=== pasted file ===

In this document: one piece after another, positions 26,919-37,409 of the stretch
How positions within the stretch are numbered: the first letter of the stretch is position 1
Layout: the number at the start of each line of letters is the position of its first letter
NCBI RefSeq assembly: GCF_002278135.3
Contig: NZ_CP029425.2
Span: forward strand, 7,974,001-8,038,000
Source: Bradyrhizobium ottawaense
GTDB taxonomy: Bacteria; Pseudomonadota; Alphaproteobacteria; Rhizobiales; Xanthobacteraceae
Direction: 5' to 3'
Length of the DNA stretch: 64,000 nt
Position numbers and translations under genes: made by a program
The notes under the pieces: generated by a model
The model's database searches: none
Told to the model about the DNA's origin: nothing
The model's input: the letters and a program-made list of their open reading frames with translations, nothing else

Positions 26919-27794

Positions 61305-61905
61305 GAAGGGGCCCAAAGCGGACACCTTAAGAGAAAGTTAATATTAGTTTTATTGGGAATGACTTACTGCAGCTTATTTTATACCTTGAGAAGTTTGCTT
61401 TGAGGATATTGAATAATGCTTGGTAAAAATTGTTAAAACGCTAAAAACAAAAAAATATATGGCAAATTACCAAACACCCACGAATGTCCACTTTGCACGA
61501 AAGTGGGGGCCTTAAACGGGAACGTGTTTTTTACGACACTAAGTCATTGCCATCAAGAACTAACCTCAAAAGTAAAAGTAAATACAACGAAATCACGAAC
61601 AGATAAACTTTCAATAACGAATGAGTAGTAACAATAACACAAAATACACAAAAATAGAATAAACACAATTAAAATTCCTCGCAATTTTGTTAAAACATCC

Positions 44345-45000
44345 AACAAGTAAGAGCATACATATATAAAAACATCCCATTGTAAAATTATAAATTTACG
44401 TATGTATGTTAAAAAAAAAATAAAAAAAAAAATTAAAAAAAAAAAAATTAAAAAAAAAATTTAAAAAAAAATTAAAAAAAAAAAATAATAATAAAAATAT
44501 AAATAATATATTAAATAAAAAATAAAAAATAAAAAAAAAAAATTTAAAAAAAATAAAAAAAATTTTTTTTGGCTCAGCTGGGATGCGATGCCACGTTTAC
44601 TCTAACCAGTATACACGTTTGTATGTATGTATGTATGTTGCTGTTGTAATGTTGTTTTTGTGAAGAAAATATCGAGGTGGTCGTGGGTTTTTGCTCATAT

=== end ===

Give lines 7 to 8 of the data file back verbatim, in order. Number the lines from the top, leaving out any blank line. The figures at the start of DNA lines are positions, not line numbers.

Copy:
Source: Bradyrhizobium ottawaense
GTDB taxonomy: Bacteria; Pseudomonadota; Alphaproteobacteria; Rhizobiales; Xanthobacteraceae